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Look out for these real cries for help in the virtual world.

Using an alternate IP address to direct cruelties toward oneself.
Roasting oneself on Reddit.
Setting up a fictitious online identity, and hurling humiliating insults at that 'person.'.

Like cutting, it is a pressure relief-valve for pain.
Like Munchausen syndrome, it draws attention to oneself.
Like any disguised cry for help, it is a new way to interrupt negative feelings, low self-esteem, and the cycle of judging that spirals deeper and deeper into the psyche.

Researchers still know very little about this new mode of securing emotional support. But it is not just individuals who get taunted on the bus or are sitting alone in the cafeteria who turn to technology to cope with their insecurities, anxieties, and/or depression. Rather, new research coming out of Florida Atlantic University suggests that young people who appear to fit in, to have friends and perform satisfactorily in school – kids who don’t raise red flags to teachers or to parents – may be self-trolling and smearing their reputations online.

The study, conducted by Justin Patchin and Sameer Hinduja and published in the Journal of Adolescent Health claims that nearly six percent of students admitted to posting something unkind about themselves online. In other words, approximately one in 20 young people between the ages of 12 and 17 had anonymously pilloried their own reputation. Of those who digitally self-harmed, just over half said they had done it only once, while approximately one third said they had done it several times. Unexpectedly, a whopping 13 percent – more than one in ten – said they had digitally self-harmed numerous times.

  • Boys were more likely to describe their behavior as a joke or way to get attention.
  • Girls often stated that they cyber self-harmed because they were depressed.
  • Students who didn't identify as heterosexual were three times more likely to cyberbully themselves.
  • Victims of cyberbullying were 12 times more likely to say negative things about themselves online than those who hadn't been bullied before.

Self cyber-assault may seem counter-intuitive, but adolescents who have created a reasonably successful social identity may have no outlet for their anxiety or depression, for abuses they are suffering at home, or for relentless self-judgments. Too much is at stake, socially, for them to express these emotions to peers, who may think them freaky or uncool, so they manage their feelings by foisting them onto a cyber alter-ego.Youth who are particularly at risk include those who:

  • feel lonely, depressed, or misunderstood
  • do not want to seem weird or ‘uncool’ to their friends
  • want to avoid talking about their feelings so as not to be branded childish or immature (acting ‘like a girl’—or a fag)
  • suffer abuse but are too afraid or ashamed to tell anyone

Fictitious online identities provide a 'safe forum.' They are not readily discoverable, or able to be outed. Self-trolling, on the other hand, allows for layers of meaning (for example, after a deprecating self-post one can, of course, say ‘only kidding – it was a joke.' Sound familiar?)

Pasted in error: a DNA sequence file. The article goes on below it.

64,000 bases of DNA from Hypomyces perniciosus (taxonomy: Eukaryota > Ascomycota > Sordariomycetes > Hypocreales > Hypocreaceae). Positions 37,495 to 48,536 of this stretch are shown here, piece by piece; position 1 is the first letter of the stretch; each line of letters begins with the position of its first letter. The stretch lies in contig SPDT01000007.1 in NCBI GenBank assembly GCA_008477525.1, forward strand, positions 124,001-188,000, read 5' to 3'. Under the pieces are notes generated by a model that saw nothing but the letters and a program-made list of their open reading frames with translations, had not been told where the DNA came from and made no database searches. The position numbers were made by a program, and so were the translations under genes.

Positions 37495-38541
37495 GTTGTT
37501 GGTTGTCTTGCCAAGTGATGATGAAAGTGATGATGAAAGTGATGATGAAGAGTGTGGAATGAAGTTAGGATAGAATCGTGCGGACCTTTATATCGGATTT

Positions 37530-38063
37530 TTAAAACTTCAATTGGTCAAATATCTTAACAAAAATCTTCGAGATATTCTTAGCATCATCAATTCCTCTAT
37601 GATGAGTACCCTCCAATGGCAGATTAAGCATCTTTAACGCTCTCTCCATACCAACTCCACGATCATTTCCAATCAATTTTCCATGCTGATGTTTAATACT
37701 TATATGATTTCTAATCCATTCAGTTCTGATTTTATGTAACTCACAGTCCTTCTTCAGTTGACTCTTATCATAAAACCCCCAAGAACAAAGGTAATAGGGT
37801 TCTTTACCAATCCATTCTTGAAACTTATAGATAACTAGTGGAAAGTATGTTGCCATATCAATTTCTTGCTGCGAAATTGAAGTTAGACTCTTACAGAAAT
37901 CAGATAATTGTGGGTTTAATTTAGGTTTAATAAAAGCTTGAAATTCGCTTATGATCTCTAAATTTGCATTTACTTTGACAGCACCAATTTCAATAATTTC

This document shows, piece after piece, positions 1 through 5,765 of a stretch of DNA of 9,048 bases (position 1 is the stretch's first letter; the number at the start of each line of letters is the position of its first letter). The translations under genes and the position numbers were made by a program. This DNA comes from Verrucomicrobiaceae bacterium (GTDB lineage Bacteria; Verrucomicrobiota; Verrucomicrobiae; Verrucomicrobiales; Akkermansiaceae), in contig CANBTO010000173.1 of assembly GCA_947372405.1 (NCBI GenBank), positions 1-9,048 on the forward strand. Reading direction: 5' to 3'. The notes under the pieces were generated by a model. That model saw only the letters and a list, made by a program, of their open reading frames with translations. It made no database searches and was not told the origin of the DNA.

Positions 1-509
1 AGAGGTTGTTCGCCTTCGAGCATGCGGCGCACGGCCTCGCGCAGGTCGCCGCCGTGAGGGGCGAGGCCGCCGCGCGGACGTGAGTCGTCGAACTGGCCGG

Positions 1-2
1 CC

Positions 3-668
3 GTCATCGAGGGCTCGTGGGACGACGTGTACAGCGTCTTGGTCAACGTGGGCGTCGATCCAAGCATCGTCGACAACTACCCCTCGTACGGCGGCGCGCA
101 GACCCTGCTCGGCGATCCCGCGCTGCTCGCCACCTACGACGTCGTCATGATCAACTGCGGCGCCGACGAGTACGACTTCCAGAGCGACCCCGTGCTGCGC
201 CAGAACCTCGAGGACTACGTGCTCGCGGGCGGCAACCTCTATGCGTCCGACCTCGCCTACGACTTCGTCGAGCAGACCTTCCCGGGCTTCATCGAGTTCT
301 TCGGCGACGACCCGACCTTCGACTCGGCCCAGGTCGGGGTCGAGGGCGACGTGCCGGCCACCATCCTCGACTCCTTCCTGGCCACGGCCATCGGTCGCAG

In a press release, lead author Dr. Sameer Hinduja cited the suicide of Hannah Smith, a 14-year-old British girl who died in 2013. Initially, it was believed that she had been driven to suicide by cyber-bullying on the part of her peers. Further investigation revealed that she had written most of the negative posts to herself in the weeks leading up to her death. (The Daily Mail reports that in fact, two teenage girls used the apps and After School to anonymously post abusive comments about themselves leading up to their suicides.)

The National Alliance on Mental Illness contends that the impulse to self-harm isn’t uncommon in adolescents. A sign of emotional distress (something many young people feel as they begin to navigate new hormonal impulses, new social dynamics, and the increasing demands made on them) cyber self-harm can be linked to overwhelming feelings that the individual does not know how to handle (but feel they should know how to negotiate--others around them are managing.) High levels of frustration, anger, and pain may prompt a young person to “release” their emotions by cutting or self cyber-bullying. The subsequent shame and guilt elicited by these actions readily cycles back and increases the sense that emotions are out of control, which only feeds the need to again release their feelings in a secret way-- one that seems to work, for now…

Cyber self-harm is clearly a cry for help, and there are professional responses to this behavior. Unfortunately, the cry is exceedingly difficult to hear. The anonymity of cyberspace masks identities and makes the source of pain difficult to ascertain.

As with other forms of social aggression, our best resource in countering this behavior is the peer-group. But since they are precisely the group that self-bulliers are trying to deceive or elude, the youth cohort needs to rely on other ‘tells’ to identify their peers who may be struggling. More importantly, they need to believe it is their responsibility to be pro-active, should they become concerned.

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